# Half,Quarter and Eight-wave lines

Eight-wave line (or) $\frac{\lambda&space;}{8}$-line:-

Consider a eight-wave line with length of the wave length as $\frac{\lambda&space;}{8}$ .

from the input impedance of a Transmission line

$Z_{s}$  (or) $Z_{input}&space;=&space;\frac{Z_{O}(Z_{R}+Z_{O}\tan&space;h\gamma&space;l)}{(Z_{O}+Z_{R}\tan&space;h\gamma&space;l)}$

for a loss-less line $\alpha&space;=0$  , $\gamma&space;=&space;j\beta$.

then the input impedance changes to $Z_{input}&space;=&space;\frac{Z_{O}(Z_{R}+Z_{O}\tan&space;(hj\beta&space;l))}{(Z_{O}+Z_{R}\tan&space;(hj\beta&space;l))}$.

$Z_{input}&space;=&space;\frac{Z_{O}(Z_{R}+jZ_{O}\tan&space;\beta&space;l)}{(Z_{O}+jZ_{R}\tan&space;\beta&space;l)}$.  since $\tan&space;(j\beta&space;l)&space;=j&space;\tan&space;\beta&space;l$.

now by substituting $\beta&space;l=\frac{2\pi&space;}{\lambda&space;}.\frac{\lambda&space;}{8}\Rightarrow&space;\beta&space;l=\frac{\pi&space;}{4}$  .

$Z_{input}&space;=&space;\frac{Z_{O}(Z_{R}+jZ_{O}\tan&space;\frac{\pi&space;}{4}&space;)}{(Z_{O}+jZ_{R}\tan&space;\frac{\pi&space;}{4}&space;)}$.

$\therefore&space;Z_{input}&space;=&space;Z_{O}$.

i.e, The eight wave line , the input impedance is the Characteristic impedance ($Z_{O}$) .

Half-wave line (or) $\frac{\lambda&space;}{2}$-line:-

Consider a Half-wave line with length of the wave length as $\frac{\lambda&space;}{2}$ .

from the input impedance of a Transmission line

$Z_{s}$  (or) $Z_{input}&space;=&space;\frac{Z_{O}(Z_{R}+Z_{O}\tan&space;h\gamma&space;l)}{(Z_{O}+Z_{R}\tan&space;h\gamma&space;l)}$

for a loss-less line $\alpha&space;=0$  , $\gamma&space;=&space;j\beta$.

then the input impedance changes to $Z_{input}&space;=&space;\frac{Z_{O}(Z_{R}+Z_{O}\tan&space;(hj\beta&space;l))}{(Z_{O}+Z_{R}\tan&space;(hj\beta&space;l))}$.

$Z_{input}&space;=&space;\frac{Z_{O}(Z_{R}+jZ_{O}\tan&space;\beta&space;l)}{(Z_{O}+jZ_{R}\tan&space;\beta&space;l)}$.  since $\tan&space;(j\beta&space;l)&space;=j&space;\tan&space;\beta&space;l$.

now by substituting $\beta&space;l=\frac{2\pi&space;}{\lambda&space;}.\frac{\lambda&space;}{2}$ $\Rightarrow&space;\beta&space;l=\pi$ .

$Z_{input}&space;=&space;\frac{Z_{O}(Z_{R}+jZ_{O}\tan&space;\pi&space;)}{(Z_{O}+jZ_{R}\tan&space;\pi&space;)}$.

$\therefore&space;Z_{input}&space;=&space;Z_{R}$.

i.e, The Half wave line , the input impedance is the load impedance ($Z_{R}$) , this line repeats it’s terminating impedance, hence it is called as one-to-one transformer.

the main application of $\frac{\lambda&space;}{2}$ line is to connect a load to source where both of them can’t made adjacent in such case , we may connect a parallel Half-wave line at the load end.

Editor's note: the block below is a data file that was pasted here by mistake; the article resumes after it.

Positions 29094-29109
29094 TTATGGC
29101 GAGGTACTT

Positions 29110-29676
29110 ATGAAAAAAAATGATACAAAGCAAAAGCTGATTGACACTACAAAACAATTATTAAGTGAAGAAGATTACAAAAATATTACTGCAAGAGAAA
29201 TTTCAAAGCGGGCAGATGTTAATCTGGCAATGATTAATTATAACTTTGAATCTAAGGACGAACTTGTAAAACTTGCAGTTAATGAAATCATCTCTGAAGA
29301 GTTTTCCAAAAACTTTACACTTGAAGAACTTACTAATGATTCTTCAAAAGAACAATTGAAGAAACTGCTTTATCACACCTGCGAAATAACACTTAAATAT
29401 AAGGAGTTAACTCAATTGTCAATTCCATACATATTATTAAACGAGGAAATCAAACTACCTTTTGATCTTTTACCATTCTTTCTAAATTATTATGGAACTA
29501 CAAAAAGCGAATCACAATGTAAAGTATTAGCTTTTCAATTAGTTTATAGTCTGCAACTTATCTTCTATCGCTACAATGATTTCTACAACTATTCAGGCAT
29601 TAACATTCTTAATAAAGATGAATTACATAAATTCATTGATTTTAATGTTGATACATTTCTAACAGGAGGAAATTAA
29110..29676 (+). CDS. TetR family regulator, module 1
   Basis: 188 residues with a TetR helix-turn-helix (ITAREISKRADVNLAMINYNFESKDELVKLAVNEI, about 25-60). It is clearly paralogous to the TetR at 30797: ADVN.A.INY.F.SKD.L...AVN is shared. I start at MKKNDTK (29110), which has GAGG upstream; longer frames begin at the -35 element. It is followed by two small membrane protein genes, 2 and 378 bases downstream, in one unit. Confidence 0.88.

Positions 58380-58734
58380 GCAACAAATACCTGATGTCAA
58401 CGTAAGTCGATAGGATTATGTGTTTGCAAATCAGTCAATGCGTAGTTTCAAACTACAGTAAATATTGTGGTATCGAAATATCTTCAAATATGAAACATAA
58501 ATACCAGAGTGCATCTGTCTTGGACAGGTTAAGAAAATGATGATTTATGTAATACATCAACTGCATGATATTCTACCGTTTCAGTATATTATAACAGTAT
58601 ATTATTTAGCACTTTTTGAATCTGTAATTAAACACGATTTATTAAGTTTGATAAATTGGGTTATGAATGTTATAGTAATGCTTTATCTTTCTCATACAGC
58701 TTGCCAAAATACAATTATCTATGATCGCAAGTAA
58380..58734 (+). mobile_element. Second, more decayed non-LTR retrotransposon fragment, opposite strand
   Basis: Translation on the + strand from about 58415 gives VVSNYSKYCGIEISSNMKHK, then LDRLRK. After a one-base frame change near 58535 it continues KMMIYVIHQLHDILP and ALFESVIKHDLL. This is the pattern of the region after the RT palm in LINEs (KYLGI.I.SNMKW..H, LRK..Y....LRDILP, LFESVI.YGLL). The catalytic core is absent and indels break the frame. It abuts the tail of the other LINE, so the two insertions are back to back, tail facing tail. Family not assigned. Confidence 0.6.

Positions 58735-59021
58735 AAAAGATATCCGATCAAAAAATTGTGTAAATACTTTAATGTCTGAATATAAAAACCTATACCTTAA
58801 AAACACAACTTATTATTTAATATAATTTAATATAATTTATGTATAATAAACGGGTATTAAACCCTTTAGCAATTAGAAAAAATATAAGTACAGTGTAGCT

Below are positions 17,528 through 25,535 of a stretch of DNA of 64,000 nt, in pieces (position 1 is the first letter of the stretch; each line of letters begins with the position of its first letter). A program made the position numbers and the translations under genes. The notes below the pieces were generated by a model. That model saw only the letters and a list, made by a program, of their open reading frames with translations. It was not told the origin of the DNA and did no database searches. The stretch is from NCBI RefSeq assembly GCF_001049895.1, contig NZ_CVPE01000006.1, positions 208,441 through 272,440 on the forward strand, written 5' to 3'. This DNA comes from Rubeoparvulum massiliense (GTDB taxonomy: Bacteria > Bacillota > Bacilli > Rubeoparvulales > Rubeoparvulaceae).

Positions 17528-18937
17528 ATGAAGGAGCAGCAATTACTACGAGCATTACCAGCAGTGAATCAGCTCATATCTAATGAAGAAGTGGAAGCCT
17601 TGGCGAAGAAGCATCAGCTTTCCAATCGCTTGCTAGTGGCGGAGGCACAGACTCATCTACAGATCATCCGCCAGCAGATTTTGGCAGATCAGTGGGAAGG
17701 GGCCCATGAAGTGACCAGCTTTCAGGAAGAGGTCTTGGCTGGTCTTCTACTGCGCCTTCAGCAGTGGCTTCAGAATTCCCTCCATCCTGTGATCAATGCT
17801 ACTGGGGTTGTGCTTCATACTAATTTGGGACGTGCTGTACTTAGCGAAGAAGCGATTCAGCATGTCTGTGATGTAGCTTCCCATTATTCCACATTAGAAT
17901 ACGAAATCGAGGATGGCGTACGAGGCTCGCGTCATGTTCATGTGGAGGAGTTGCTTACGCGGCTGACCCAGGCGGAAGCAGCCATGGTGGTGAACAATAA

Quarter-wave line (or) $\frac{\lambda&space;}{4}$-line:-

Consider a Quarter-wave line with length of the wave length as $\frac{\lambda&space;}{4}$ .

from the input impedance of a Transmission line

$Z_{s}$  (or) $Z_{input}&space;=&space;\frac{Z_{O}(Z_{R}+Z_{O}\tan&space;h\gamma&space;l)}{(Z_{O}+Z_{R}\tan&space;h\gamma&space;l)}$

for a loss-less line $\alpha&space;=0$  , $\gamma&space;=&space;j\beta$.

then the input impedance changes to $Z_{input}&space;=&space;\frac{Z_{O}(Z_{R}+Z_{O}\tan&space;(hj\beta&space;l))}{(Z_{O}+Z_{R}\tan&space;(hj\beta&space;l))}$.

$Z_{input}&space;=&space;\frac{Z_{O}(Z_{R}+jZ_{O}\tan&space;\beta&space;l)}{(Z_{O}+jZ_{R}\tan&space;\beta&space;l)}$.  since $\tan&space;(j\beta&space;l)&space;=j&space;\tan&space;\beta&space;l$.

now by substituting $\beta&space;l=\frac{2\pi&space;}{\lambda&space;}.\frac{\lambda&space;}{4}\Rightarrow&space;\Rightarrow&space;\beta&space;l=\frac{\pi&space;}{2}$  .

$Z_{input}&space;=&space;\frac{Z_{O}(\frac{Z_{R}}{\tan&space;\beta&space;l}+jZ_{O})}{(\frac{Z_{O}}{\tan&space;\beta&space;l}+jZ_{R})}$.

$Z_{input}&space;=&space;\frac{Z_{O}(\frac{Z_{R}}{\tan&space;\frac{\pi&space;}{2}}+jZ_{O})}{(\frac{Z_{O}}{\tan&space;\frac{\pi&space;}{2}}+jZ_{R})}$.

$Z_{input}&space;=&space;\frac{Z_{O}(jZ_{O})}{(jZ_{R})}$.

$Z_{input}&space;=&space;\frac{Z_{O}^{2}}{Z_{R}}$.

$\therefore&space;Z_{O}&space;=&space;\sqrt{Z_{input}Z_{R}}$ .

if $Z_{O}$ is constant then $Z_{s}\propto&space;\frac{1}{Z_{R}}$ .

i.e, The Quarter wave transformer transforms a load impedance $Z_{R}<&space;Z_{O}$ into a value $Z_{S}$ which is larger than $Z_{O}$ and vice-versa.

sometimes it is called as impedance inverter  if $Z_{R}$ is pure resistive $Z_{S}$ also becomes resistive.

This Quarter wave transformer is useful when it is desired to transform a resistance into a different resistance value either larger (or) smaller.

The desired value of $Z_{O}$ can be obtained by choosing proper value of the ratio of spacing of the line conductors to their diameters  because the physical dimensions can not practically have an infinite range of values where as the transformer ratio of the $\frac{\lambda&space;}{4}$ transformer is subject to the practical limitation.

it is very useful device because of its simplicity and the ease with which it’s behavior is calculated .

if the length is an odd multiple of $\frac{\lambda&space;}{4}$ will have same transformation properties but when the length is made larger the sensitivity to a small change of frequency becomes larger.

since input impedance is inversely proportional to $Z_{R}$. If $Z_{R}$ is high , $Z_{S}$ will be low and vice-versa.

if  $Z_{R}$  is capacitive , $Z_{S}$ will be inductive and vice-versa. if  $Z_{R}$  is resistive , $Z_{S}$ will be resistive and vice-versa.

Thus depending up on $Z_{R}$ , a $\frac{\lambda&space;}{4}$ transformer acts as step-up (or) step-down impedance transformer and that is why it is being called as impedance inverter.

$\frac{\lambda&space;}{4}$  transformer is disadvantageous , as it is sensitive to change in frequency because a new frequency section will no longer be   $\frac{\lambda&space;}{4}$ in length.

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